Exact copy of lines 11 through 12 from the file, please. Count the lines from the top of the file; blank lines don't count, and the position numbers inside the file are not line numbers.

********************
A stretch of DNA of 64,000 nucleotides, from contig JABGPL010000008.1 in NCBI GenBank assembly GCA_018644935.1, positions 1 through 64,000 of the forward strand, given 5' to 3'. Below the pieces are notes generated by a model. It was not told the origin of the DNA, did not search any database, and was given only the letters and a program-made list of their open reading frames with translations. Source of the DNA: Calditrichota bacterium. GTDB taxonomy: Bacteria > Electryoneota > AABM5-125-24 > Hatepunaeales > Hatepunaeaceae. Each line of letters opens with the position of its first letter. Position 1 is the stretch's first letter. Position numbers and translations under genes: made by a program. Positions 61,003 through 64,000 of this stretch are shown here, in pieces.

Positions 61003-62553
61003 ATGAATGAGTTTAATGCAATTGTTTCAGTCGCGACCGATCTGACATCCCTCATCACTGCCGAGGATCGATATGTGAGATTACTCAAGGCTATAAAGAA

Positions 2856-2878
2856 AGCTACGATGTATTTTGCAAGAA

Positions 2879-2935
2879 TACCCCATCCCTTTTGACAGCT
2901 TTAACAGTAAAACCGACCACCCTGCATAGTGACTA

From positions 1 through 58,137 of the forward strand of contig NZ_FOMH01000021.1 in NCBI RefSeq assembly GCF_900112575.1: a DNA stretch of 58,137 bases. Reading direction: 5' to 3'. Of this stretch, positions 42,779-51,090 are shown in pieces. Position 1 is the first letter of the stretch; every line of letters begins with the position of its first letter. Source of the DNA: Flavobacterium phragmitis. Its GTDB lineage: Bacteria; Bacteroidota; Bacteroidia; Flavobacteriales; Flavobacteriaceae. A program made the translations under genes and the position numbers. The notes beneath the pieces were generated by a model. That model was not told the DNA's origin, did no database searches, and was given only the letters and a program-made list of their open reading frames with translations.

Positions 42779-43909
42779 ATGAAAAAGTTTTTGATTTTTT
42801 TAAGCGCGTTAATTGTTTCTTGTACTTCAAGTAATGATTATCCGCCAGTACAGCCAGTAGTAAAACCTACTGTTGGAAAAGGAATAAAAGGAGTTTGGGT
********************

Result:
42779 ATGAAAAAGTTTTTGATTTTTT
42801 TAAGCGCGTTAATTGTTTCTTGTACTTCAAGTAATGATTATCCGCCAGTACAGCCAGTAGTAAAACCTACTGTTGGAAAAGGAATAAAAGGAGTTTGGGT